Black history month is upon us, and it already feels like it weighs a ton. I've never entirely embraced the notion of relegating the observance to February – as every black comic has pointed out, it's the shortest month of the year – because it always feels less like a tribute than more segregation, a perennial substitute for permanently incorporating black history into the larger American narrative set forth in textbooks, daily papers and such. But the last decade of black history has been so dubious, so double-edged and so increasingly alien to what I've always thought of as racial and social progress, I'd almost be willing to skip the whole thing in '05. And I'd pass for one reason in particular: Condoleezza Rice.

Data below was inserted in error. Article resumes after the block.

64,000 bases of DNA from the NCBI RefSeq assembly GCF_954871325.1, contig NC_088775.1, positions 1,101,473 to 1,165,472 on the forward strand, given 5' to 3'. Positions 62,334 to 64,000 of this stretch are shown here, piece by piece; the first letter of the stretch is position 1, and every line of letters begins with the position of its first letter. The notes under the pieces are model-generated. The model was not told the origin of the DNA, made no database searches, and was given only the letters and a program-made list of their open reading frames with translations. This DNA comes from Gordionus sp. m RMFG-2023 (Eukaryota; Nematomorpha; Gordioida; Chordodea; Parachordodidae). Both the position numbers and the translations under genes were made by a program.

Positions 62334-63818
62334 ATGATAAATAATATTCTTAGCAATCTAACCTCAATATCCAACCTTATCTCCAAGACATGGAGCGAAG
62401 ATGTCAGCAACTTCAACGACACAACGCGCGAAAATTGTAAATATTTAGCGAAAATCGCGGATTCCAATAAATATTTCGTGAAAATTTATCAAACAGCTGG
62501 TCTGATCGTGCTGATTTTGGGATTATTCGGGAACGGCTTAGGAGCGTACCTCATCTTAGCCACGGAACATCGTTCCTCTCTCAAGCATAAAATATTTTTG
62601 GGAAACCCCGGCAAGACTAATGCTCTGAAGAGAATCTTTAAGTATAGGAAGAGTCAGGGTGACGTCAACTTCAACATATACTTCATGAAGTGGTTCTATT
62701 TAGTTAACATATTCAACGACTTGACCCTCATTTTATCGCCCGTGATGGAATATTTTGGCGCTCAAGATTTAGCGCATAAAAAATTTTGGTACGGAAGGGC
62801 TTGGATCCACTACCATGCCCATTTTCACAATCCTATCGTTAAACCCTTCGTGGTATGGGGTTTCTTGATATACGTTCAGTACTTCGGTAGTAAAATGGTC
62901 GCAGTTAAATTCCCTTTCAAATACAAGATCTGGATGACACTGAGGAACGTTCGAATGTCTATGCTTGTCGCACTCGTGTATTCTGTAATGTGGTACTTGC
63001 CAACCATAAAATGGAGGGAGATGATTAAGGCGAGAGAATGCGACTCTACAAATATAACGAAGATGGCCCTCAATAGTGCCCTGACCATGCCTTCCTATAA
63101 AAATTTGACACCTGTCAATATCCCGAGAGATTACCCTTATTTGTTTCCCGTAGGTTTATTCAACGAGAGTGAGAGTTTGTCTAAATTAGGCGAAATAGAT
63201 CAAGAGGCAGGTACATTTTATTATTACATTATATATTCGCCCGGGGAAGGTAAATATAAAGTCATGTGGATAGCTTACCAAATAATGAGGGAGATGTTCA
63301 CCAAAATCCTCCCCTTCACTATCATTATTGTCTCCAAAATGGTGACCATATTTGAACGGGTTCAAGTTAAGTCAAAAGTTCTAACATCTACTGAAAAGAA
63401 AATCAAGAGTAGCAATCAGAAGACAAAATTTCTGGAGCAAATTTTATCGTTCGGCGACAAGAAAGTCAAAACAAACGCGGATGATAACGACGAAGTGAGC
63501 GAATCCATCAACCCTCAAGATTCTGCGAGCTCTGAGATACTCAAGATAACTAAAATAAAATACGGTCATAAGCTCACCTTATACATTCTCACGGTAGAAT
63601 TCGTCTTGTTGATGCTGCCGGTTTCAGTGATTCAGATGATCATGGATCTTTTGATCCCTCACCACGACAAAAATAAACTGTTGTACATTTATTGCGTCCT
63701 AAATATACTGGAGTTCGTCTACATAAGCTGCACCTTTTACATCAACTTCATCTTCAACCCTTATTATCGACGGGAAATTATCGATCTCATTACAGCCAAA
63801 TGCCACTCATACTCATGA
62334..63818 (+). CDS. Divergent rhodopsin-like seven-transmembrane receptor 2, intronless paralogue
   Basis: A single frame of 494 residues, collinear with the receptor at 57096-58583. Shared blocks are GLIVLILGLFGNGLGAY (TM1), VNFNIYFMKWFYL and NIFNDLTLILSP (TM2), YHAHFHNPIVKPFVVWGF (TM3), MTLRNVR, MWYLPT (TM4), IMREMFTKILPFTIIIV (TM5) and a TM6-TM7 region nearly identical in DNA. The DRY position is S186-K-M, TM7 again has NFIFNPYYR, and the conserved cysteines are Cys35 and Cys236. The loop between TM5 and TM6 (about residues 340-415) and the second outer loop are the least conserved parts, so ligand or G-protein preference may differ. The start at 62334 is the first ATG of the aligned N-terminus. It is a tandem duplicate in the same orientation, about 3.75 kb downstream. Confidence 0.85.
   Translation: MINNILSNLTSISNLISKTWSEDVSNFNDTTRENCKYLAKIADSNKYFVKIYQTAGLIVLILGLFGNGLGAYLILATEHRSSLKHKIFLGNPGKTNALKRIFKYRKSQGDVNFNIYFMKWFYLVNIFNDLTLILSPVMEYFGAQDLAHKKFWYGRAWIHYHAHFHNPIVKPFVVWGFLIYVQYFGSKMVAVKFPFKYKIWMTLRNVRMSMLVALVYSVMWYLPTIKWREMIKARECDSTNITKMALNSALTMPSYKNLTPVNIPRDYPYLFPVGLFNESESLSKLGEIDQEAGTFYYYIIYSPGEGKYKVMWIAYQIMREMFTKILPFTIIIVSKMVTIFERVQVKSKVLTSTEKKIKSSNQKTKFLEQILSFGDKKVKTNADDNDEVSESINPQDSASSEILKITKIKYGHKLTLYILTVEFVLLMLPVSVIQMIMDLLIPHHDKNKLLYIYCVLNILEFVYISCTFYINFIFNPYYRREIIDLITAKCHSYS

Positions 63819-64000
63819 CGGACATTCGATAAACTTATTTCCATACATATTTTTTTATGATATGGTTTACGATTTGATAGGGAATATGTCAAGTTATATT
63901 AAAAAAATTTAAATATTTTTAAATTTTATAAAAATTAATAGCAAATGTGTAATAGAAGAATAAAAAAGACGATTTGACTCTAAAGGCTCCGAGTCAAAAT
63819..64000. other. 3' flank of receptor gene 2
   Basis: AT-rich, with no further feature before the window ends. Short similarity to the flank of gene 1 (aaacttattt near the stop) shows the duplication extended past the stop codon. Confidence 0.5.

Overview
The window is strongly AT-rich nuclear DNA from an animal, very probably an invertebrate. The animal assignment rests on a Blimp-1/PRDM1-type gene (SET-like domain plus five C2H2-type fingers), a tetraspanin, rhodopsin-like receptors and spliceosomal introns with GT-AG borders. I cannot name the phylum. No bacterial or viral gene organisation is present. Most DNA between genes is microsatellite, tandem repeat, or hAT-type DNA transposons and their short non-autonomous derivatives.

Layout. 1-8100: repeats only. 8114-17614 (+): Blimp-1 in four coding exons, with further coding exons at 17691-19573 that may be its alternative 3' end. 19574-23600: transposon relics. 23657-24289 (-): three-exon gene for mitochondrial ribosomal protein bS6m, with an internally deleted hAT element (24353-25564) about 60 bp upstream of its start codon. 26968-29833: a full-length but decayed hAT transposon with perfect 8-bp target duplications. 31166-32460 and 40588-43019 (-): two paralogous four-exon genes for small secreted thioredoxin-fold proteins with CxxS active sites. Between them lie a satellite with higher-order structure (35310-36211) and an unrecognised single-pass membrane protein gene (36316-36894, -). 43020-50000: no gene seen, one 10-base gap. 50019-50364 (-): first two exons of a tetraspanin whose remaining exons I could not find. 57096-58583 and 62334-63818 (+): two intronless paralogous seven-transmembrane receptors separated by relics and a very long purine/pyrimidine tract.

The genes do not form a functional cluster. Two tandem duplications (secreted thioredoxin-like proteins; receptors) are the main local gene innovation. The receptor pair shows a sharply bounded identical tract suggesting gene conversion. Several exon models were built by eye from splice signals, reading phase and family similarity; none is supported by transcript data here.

For years now, my wrath for Rice has been simmering. With her tight smirk, serpentine gaze and hopelessly immutable hairdo, she's been Bush's black doppelgänger to a tee, albeit better-spoken. Initially, I thought she was progress on the public-image front, maybe – unlike her boss, she didn't resort to church-spun homilies, crass emotionalism or bad grammar to make a point. But certainly I'd hoped that beneath the starch there was some bit of sistah empathy, some meaningful connection to a Southern upbringing of burning crosses and strict segregation that practically all of us over 40 share but can't necessarily show, especially in politics. I had less and less faith as time went on that Rice harbored such a connection, but I kept hope alive anyway – one of the best and worst things about black people is a willingness to nurse optimism that often has zero basis in fact. Call me crazy.